Hands typing on a laptop If you have a WordPress site, this means your site is built in PHP. PHP has been around for a long time, and there are a few versions our there, but the most up to date version of PHP is PHP 7 (you may see PHP 7.0 – 7.2…). The release of PHP 7 in 2015 came with many benefits, many of them related to how easy php is to write, but the one you should be the most excited about is the optimized site speed – up to twice as fast as old versions of PHP! Recently, WordPress has been pushing all WordPress powered sites to update to PHP 7. This is all great and dandy, unless your site is running on an old version of PHP and you need to update it. How the heck do you do so safely? Following these steps will ensure your site can be updated to the newest version of PHP safely!
You’ll want to check to ensure all the plugins, and your theme are compatible with PHP 7. Thankfully, there’s a plugin for that! Download and activate the PHP Compatibility Checker plugin, created by the wonderful people at WP Engine.
Once you download the plugin, “Start Scan”. Here, you can scan your website, themes and plugins for compatibility with the different PHP versions.
Next choose the PHP version you want to scan for (minimum of PHP 7), and if you want to scan EVERYTHING or just the active themes and plugins. Then press scan site.
This will scan through everything you have on your site and give you a report on what is or isn’t compatible with the newest version of PHP. How long the scan may take will vary depending on how many plugins your site relies upon.
You can toggle details to find out more about the error displaying. Generally, so long as you use high-quality plugins, and keep everything up-to-date, you should be getting pretty high results here.
If you are in the green, you are good to go to update your PHP version!
But what if you are not…
Maybe some of your plugins are giving you an error when you run the report. What do you do?
Most good WordPress hosting (We love WPEngine, FlyWheel or Siteground) offer a staging site. A staging site is an exact copy of your WordPress site that lives in a different spot, so you can update your site without affecting the live site.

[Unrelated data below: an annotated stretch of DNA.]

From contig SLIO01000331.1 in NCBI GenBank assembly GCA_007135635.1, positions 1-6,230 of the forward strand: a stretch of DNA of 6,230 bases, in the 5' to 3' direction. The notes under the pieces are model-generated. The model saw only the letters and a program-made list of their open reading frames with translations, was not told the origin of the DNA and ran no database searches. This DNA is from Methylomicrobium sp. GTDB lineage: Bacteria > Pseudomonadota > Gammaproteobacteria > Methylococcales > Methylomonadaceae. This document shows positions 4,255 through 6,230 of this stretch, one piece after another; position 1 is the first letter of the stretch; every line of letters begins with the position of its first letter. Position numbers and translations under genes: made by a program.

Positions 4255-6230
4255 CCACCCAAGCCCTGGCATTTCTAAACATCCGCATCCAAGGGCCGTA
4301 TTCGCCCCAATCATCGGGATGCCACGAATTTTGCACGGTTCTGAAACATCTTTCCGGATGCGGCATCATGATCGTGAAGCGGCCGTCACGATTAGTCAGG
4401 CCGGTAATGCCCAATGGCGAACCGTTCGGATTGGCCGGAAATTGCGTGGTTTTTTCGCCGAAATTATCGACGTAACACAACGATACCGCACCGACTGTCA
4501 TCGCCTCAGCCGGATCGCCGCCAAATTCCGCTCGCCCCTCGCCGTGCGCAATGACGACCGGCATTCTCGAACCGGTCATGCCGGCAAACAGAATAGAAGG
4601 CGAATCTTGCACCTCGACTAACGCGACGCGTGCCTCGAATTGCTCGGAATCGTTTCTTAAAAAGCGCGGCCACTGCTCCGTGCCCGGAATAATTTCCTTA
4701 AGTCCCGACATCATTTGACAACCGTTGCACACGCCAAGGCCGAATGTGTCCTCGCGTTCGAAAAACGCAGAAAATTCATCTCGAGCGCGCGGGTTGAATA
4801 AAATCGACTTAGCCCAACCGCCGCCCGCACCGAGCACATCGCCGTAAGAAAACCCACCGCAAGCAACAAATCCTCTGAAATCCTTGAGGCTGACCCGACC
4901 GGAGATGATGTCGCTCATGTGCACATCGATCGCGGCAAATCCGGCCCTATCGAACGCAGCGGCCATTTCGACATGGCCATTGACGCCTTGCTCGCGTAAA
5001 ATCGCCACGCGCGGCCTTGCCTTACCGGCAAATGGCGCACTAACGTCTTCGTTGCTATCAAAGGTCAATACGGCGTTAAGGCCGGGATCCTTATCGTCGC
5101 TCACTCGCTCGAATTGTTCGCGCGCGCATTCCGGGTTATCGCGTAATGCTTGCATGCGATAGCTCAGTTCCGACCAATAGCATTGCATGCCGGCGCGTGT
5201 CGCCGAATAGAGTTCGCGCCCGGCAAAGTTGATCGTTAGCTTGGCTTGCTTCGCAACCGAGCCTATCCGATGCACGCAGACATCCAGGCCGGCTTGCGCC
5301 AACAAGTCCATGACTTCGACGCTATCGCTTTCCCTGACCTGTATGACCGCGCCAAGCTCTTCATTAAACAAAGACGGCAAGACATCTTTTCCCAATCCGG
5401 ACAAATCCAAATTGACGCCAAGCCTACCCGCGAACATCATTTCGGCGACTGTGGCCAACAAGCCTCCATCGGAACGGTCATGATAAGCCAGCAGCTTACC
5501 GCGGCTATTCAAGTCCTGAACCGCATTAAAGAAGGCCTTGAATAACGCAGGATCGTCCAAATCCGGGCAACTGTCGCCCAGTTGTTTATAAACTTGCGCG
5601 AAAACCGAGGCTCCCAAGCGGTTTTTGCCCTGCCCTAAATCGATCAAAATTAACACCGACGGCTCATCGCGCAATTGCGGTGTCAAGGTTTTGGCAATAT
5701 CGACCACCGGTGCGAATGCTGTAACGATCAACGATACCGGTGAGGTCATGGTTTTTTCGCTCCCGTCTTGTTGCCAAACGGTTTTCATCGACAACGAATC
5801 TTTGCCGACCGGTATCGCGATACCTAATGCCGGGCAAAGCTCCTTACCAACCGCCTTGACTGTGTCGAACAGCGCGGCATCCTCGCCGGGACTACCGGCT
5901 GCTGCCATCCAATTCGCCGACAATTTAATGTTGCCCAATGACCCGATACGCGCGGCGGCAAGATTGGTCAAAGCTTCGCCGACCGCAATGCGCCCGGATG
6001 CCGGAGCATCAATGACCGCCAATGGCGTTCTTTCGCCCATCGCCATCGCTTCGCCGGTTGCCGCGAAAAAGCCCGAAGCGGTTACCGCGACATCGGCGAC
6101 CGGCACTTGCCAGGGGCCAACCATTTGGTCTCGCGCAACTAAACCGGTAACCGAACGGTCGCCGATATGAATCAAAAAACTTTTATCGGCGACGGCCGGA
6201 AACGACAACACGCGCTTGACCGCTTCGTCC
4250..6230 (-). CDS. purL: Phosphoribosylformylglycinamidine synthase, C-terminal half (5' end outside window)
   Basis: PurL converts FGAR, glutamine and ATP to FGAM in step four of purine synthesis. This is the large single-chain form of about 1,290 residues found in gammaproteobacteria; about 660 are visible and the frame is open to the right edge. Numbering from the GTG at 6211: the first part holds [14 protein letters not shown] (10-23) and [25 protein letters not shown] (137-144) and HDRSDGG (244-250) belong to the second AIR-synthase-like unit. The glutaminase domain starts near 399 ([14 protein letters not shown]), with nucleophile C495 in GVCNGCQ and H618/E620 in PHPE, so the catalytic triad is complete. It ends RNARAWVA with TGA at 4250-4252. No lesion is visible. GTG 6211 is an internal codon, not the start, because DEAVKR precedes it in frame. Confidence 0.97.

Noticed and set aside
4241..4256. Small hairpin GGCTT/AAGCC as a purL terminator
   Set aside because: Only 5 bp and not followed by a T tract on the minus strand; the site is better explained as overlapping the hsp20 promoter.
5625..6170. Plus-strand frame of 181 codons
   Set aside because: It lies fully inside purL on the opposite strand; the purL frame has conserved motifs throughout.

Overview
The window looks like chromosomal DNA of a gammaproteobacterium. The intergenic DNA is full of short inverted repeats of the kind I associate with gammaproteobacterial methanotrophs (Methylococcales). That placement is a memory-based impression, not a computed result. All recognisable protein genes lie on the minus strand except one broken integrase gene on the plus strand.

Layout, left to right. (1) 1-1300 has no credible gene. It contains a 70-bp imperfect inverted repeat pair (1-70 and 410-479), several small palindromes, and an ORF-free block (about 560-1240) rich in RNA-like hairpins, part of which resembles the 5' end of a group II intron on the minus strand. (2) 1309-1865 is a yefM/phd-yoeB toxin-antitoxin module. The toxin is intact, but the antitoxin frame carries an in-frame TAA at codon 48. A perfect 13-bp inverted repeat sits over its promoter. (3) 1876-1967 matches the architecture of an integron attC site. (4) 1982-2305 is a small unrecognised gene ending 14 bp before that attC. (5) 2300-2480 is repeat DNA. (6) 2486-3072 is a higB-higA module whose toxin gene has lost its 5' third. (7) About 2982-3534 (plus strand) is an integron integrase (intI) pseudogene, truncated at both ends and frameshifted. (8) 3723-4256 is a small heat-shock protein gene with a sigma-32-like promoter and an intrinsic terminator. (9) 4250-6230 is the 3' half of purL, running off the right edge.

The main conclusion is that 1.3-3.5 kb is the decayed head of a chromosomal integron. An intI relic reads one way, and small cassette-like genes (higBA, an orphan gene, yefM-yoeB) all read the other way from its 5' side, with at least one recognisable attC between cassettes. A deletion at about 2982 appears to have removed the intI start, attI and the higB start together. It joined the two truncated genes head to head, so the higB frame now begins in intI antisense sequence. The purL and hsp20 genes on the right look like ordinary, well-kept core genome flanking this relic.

Once you have a your staging site in place – update the PHP version of the staging site. Here you can test if the plugins are playing nice with your new version of PHP.
If your site looks broken, one by one, deactivate your plugins and check if your site is back up and running each time you do so. If so, know which plugin is causing the issue.
Good quality plugins should be updated regularly to keep up with these changes. You can see the last time the plugin was updated by visiting the plugins site and seeing when it was last updated. You should only choose plugins that have been updated recently.
Every time a plugin is updated, you have to pull the update into your own version of the plugin by visiting plugins and clicking update.
If a plugin is still giving you grief – decide how important this plugin is to your site. If this is something you can do without, then it isn’t worth keeping an outdated and poorly made plugin on your site. It is often these plugins that can open you up to site vulnerabilities anyway!
If you are using the plugin for something really important on your site, consider rebuilding it with a better quality plugin that is kept up to date and is compatible with new php versions.
As the internet is constantly changing, so is our website, it’s dependencies and it’s needs. Overall, updating our site’s PHP version is going to benefit our site’s speed and security, just to name a few. Make sure you are choosing plugins and themes that are well made well and regularly updated, and updating to PHP should be smooth sailing!